- Clean objects and surfaces that you touch frequently, such as doorknobs, counters, and toilet seats with disinfectant.
6-Call your doctor as soon as possible. Do this if your symptoms change or worsen. While in seclusion, you or your caregiver (s) should keep an eye on your health. If you experience any new symptoms, or if your symptoms worsen or do not improve after the expected recovery period, contact your doctor immediately. He can advise you on what to do
- In the event of a medical emergency, call 15 if you are in France or the emergency number for the region where you are. If possible, inform the professional who confirmed the diagnosis so that they can take the necessary precautions.
7-Work with your doctor. That way you can determine when you can get out of isolation. The duration of self-isolation will depend mainly on your situation and the specific symptoms you have. Even if you are feeling much better, stay home until your doctor tells you it is safe. This will help protect you and others around you.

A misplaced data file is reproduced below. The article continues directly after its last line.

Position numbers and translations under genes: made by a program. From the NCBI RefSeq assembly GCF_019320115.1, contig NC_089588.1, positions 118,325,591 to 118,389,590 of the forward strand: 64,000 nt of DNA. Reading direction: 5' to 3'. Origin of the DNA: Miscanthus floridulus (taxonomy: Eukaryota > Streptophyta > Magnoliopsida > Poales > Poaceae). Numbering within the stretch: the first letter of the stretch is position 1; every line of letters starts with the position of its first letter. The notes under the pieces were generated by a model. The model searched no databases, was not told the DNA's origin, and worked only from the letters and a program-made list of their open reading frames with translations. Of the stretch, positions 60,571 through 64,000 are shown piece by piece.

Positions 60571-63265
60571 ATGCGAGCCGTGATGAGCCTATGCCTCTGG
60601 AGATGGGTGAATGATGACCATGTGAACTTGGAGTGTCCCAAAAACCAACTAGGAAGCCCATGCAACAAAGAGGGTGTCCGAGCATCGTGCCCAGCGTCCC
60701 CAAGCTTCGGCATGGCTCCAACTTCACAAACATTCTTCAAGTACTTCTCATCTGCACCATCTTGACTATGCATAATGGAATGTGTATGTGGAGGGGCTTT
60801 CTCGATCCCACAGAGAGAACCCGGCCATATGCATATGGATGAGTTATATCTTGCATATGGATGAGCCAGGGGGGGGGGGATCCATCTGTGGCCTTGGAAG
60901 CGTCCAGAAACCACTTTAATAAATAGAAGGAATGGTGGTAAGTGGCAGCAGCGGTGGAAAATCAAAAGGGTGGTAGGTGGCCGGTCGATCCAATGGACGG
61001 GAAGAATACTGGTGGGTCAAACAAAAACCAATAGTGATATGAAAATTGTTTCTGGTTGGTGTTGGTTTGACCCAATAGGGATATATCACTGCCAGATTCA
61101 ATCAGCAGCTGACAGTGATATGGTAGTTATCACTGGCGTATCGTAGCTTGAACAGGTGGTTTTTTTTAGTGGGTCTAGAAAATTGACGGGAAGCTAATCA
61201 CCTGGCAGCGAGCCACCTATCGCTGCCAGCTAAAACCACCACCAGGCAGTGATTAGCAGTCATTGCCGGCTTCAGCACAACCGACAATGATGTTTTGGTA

- The doctor may need to consult with the local public health department to determine the best time for you to be released from your isolation.
Manage a self-quarantine
1-Remember that it is normal to feel difficult emotions. Be aware that it is quite normal for you to experience difficult emotions during your self-quarantine. Dealing with outbreaks of dangerous diseases is stressful and frightening, and having to self-quarantine can exacerbate these feelings. Feelings of fear, sadness, frustration, loneliness, worry, or even anger with what is going on are normal. If you have any of these feelings, try to admit it without having to judge yourself.